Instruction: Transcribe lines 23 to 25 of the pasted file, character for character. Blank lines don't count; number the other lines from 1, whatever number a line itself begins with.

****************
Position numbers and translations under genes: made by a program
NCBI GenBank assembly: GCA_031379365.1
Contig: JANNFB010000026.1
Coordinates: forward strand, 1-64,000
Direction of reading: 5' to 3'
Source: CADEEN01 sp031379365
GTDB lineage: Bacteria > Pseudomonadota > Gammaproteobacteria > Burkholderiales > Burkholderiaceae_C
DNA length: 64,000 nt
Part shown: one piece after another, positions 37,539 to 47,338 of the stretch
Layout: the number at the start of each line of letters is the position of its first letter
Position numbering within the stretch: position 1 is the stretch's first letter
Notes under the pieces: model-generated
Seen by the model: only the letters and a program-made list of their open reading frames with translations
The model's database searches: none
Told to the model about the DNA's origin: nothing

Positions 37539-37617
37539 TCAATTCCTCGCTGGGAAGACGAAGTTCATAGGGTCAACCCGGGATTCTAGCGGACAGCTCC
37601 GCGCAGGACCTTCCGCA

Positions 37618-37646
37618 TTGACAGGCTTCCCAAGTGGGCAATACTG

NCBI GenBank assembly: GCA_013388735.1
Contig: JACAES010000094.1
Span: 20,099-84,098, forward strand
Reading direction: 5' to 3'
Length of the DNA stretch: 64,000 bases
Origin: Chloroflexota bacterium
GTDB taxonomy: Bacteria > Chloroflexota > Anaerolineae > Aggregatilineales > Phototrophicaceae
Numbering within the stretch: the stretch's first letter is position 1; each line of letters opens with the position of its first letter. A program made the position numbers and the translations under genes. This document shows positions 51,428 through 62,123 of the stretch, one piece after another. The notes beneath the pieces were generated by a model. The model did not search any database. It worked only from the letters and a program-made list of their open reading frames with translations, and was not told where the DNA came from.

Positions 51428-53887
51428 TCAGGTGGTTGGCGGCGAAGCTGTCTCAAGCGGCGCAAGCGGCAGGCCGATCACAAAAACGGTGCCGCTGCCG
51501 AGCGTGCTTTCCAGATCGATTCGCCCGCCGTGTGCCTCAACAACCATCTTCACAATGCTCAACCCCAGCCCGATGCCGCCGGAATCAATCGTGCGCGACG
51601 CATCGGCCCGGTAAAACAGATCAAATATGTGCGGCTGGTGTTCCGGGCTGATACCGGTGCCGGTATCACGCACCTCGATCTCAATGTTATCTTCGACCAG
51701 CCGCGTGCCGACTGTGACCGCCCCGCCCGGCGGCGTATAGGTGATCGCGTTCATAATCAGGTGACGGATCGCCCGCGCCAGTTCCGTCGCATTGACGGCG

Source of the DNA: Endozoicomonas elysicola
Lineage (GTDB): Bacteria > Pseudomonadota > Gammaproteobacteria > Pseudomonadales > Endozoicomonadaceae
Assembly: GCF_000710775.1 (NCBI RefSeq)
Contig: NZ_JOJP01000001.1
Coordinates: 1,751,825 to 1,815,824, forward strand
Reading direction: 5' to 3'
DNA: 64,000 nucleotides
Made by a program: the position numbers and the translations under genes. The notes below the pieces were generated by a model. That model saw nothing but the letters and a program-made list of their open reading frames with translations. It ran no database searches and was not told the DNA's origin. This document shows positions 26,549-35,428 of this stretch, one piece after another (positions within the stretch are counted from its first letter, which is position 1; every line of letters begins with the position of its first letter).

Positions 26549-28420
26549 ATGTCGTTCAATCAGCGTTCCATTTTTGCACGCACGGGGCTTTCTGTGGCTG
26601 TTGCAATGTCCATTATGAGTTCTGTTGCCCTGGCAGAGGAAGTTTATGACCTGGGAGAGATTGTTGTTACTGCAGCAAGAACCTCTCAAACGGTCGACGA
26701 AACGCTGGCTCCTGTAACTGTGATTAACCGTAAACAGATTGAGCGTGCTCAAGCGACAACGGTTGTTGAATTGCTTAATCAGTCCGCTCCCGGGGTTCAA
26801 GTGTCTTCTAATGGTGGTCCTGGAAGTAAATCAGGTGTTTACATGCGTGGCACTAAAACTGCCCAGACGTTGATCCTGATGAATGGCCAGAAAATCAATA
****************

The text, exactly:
Span: 20,099-84,098, forward strand
Reading direction: 5' to 3'
Length of the DNA stretch: 64,000 bases